Over the past couple days, I spent some time messing around with a little website called VUVOX (pronounced "view vox"). It's an exciting tool that makes it easy to create media-rich presentations using photos, videos and sound without having to learn Flash or purchase any software. The group that launched the site is marketing it to individuals as a way for people to express themselves -- should they have the inkling. But there is at least one strong feature that could allow media organizations to deliver news in a fresh and stimulating way.
Take a look at the example I created below during my fiddling. It's a slide show that gets all its content from Yahoo! News. The creators of VUVOX made it possible for these kinds of slide shows to tap into the kinds of feeds that most newspapers at TV stations have available on their websites already. They're called RSS feeds, or Really Simple Syndication. In this case, Yahoo's RSS feed works really well because most of its entries have a photo attached to them. Because this is a photo slide show, feeds that have only text are useless here.
With just a few clicks to set up, VUVOX snatches those photos from the feed, arranges them into a format of your choosing, and adds links to the story each photo is associated with. In theory, this slide show updates itself whenever the news organization updates its feed.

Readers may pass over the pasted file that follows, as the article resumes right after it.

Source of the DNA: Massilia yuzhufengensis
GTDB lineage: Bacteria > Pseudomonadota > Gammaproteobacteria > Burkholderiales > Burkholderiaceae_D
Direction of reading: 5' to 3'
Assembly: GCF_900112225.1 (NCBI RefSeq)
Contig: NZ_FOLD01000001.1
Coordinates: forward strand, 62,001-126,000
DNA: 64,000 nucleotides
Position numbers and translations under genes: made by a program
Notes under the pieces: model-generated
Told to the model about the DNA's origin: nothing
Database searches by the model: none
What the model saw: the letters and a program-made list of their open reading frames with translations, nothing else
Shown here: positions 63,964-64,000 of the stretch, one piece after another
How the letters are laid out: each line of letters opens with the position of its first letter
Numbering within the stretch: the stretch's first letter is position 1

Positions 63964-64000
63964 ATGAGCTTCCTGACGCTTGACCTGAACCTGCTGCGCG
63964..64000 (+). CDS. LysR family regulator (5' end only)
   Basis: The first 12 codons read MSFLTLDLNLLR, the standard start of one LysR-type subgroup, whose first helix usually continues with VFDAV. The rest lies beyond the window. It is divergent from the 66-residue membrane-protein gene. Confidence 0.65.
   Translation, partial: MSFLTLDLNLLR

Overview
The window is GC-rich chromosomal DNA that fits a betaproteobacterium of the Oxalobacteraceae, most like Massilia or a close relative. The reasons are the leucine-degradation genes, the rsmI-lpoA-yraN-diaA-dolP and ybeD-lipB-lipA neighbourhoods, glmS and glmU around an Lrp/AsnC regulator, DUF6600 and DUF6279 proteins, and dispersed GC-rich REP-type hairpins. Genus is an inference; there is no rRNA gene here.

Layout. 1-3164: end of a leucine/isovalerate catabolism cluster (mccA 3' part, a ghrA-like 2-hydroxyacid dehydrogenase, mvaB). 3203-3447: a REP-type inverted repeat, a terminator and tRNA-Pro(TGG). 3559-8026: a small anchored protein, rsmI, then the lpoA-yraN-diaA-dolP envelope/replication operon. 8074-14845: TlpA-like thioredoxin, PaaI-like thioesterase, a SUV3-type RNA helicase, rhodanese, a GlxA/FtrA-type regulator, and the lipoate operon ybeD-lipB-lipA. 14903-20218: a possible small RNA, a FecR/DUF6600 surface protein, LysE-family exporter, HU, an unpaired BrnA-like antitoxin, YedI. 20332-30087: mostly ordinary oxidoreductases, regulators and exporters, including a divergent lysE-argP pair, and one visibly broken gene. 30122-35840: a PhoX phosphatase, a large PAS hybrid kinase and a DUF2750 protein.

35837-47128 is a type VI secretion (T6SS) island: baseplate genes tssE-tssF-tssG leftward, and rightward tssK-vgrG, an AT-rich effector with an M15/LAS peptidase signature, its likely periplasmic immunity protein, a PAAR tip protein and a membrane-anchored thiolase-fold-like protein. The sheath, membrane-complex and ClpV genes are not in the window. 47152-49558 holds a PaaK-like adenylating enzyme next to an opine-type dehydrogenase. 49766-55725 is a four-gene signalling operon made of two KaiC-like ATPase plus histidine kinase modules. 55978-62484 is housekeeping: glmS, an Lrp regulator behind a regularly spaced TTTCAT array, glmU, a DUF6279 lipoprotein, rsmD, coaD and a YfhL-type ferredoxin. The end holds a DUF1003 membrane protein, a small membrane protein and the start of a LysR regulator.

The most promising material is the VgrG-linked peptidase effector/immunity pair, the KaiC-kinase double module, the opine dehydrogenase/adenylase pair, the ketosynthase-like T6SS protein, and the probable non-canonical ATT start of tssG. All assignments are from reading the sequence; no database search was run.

Right now, VUVOX is a neat toy. In practical terms, it's hard to imagine news organizations using it on a daily basis. But like other neat toys before it (YouTube, Twitter, etc.), this one brings a lot to the table. For one, it harnesses the power of RSS feeds like no other website I know. It's an example of the amazing potential these feeds have -- potential we probably don't even know yet. It's also stands as a strong message to news organizations that they should start tending of their news feeds as much as they do their websites. No longer are these feeds just going to be used as easy ways for busy people to read lots of news. They will be used to bring new readers and viewers in from out in the cold.
Crime news from Yahoo!